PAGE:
The Lawyer Africa Elite 2014 features an in-depth look at 46 leading independent firms’ strategies in 15 key sub-Saharan jurisdictions, as well as the views of in-house counsel from some of Africa’s largest companies... Read more
This year, The Lawyer’s annual ranking of the largest UK law firms by turnover is available as an interactive, digital benchmarking tool. For the first time this will allow you to manipulate each data set against the metrics of your choice.
Russian judges are having "tremendous problems" gaining recognition as independent and respected members of the community, and are routinely subjected to threats and terrorism, according to a US judge.
Judge Suzanne Conlon, who recently returned from an American Bar Association workshop on organised crime for judges in Siberia, said the rule of law must be established if democratic institutions and free markets are to survive in Eastern Europe.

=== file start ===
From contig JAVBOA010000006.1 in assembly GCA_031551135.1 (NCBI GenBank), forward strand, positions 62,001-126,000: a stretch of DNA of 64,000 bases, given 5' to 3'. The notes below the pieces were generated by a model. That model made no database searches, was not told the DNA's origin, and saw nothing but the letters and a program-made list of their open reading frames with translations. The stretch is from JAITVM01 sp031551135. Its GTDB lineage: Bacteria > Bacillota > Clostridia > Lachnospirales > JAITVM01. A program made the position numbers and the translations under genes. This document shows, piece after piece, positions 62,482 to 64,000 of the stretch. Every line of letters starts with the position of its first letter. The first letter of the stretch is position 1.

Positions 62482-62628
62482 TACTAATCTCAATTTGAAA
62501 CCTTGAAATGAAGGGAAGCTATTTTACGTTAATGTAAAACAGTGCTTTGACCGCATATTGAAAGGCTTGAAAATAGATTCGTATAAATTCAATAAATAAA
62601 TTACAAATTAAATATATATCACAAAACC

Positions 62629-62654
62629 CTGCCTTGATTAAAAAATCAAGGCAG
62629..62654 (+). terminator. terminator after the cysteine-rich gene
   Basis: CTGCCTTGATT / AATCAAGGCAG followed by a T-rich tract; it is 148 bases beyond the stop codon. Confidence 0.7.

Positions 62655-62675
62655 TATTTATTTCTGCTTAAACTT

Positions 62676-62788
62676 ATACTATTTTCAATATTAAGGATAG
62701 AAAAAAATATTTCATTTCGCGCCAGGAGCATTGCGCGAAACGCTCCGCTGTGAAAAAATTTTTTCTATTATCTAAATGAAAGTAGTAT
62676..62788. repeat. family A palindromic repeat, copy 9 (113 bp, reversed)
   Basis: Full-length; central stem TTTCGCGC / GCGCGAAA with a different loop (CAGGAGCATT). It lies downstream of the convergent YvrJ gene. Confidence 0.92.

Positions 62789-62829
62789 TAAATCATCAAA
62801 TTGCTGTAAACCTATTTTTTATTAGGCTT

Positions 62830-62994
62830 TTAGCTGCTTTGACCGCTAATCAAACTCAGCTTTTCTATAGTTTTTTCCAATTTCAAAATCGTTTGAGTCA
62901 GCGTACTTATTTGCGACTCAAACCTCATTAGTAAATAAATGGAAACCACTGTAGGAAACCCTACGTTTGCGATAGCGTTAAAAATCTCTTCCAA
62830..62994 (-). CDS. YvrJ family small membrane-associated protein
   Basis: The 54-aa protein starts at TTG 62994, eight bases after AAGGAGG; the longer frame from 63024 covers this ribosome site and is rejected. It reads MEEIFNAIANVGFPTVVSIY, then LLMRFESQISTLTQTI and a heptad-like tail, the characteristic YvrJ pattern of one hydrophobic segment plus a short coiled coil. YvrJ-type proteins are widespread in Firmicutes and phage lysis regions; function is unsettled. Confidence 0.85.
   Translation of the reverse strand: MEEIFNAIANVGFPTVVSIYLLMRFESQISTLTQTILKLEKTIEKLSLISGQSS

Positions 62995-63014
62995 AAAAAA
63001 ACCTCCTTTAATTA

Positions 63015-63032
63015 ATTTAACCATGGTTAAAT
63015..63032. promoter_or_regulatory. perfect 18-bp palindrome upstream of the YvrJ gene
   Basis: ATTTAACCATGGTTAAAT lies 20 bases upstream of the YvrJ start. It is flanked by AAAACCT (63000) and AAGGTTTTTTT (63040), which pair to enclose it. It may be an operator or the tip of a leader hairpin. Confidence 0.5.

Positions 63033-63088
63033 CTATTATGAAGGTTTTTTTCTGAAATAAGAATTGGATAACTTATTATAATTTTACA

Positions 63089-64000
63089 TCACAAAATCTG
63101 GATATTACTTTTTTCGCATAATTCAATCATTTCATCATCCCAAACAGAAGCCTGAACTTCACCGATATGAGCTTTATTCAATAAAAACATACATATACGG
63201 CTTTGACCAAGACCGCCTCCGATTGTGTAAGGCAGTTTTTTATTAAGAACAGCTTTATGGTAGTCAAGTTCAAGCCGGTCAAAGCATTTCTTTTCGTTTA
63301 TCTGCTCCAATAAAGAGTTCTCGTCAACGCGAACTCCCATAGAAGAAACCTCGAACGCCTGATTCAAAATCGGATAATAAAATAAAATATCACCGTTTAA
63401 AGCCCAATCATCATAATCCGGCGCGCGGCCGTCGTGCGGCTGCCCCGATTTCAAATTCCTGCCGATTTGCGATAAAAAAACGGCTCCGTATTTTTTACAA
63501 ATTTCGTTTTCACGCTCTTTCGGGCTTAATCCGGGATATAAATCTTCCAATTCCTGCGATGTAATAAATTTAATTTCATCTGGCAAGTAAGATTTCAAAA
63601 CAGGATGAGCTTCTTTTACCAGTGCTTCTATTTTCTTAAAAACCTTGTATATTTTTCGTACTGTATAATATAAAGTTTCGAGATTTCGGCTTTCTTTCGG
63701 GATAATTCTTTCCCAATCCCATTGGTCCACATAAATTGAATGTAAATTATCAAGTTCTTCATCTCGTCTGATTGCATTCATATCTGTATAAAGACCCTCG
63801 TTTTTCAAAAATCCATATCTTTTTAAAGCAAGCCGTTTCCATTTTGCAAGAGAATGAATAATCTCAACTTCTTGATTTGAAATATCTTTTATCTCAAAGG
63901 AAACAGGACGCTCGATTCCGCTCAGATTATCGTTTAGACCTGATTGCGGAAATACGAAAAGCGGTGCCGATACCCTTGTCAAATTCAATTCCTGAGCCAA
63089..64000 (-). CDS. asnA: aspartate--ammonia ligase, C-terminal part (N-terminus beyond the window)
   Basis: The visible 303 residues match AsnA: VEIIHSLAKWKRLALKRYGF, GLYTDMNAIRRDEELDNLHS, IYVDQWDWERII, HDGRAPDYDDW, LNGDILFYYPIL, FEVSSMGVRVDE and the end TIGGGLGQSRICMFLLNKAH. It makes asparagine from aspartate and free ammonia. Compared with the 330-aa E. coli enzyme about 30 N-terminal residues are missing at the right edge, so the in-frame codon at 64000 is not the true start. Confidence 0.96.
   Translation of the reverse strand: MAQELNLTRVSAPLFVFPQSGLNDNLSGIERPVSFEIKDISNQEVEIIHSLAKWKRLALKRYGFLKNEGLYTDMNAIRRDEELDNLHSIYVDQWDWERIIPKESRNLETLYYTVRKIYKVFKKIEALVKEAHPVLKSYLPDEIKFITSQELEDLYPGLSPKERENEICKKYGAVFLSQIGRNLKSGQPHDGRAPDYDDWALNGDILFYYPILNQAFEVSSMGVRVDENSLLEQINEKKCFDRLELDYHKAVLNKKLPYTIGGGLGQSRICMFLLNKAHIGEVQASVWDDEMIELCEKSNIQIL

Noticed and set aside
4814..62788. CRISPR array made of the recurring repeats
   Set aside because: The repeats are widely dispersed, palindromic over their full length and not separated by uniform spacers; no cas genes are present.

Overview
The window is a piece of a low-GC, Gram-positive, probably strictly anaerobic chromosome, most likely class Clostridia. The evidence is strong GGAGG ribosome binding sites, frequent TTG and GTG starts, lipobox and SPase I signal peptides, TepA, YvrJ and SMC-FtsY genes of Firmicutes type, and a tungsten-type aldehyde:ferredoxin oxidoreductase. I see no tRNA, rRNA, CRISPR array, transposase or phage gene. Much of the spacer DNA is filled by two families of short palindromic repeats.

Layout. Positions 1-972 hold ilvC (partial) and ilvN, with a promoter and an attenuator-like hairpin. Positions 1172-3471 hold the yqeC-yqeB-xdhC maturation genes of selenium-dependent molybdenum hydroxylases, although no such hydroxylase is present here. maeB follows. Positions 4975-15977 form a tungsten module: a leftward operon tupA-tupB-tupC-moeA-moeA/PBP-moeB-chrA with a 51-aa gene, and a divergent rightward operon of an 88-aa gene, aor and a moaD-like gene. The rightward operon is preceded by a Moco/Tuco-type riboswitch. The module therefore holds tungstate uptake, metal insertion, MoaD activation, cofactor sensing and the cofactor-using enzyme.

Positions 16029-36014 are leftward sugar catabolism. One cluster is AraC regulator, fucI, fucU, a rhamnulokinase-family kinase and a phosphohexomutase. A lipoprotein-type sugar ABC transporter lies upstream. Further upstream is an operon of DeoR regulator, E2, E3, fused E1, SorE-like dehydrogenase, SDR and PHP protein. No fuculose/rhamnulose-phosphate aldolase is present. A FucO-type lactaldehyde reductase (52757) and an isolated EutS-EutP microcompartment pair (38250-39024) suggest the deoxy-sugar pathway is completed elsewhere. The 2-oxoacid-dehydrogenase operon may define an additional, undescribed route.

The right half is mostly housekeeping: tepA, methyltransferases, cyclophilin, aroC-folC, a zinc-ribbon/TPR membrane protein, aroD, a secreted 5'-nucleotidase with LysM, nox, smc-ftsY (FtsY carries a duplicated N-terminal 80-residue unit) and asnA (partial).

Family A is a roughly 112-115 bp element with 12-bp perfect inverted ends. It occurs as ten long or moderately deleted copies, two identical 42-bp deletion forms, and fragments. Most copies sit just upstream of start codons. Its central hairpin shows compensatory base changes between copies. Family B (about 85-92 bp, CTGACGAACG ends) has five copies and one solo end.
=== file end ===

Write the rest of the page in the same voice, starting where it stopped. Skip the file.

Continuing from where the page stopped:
She said that her recent visit to Siberia made her pessimistic. Conlon said that the history of judges under communism "led to situations which are ideal for organised crime".
"Judges told me that two of their colleagues were murdered in the past year and a court-house was bombed at night. The purpose was to destroy evidence," she said.
Because the traditional role of the courts in Russia was oppressive, there is a lack of respect for the system, Conlon said.
Judges are generally very young and earn only $200 a month. "Payment is low and so judges are ripe for bribery," Conlon said.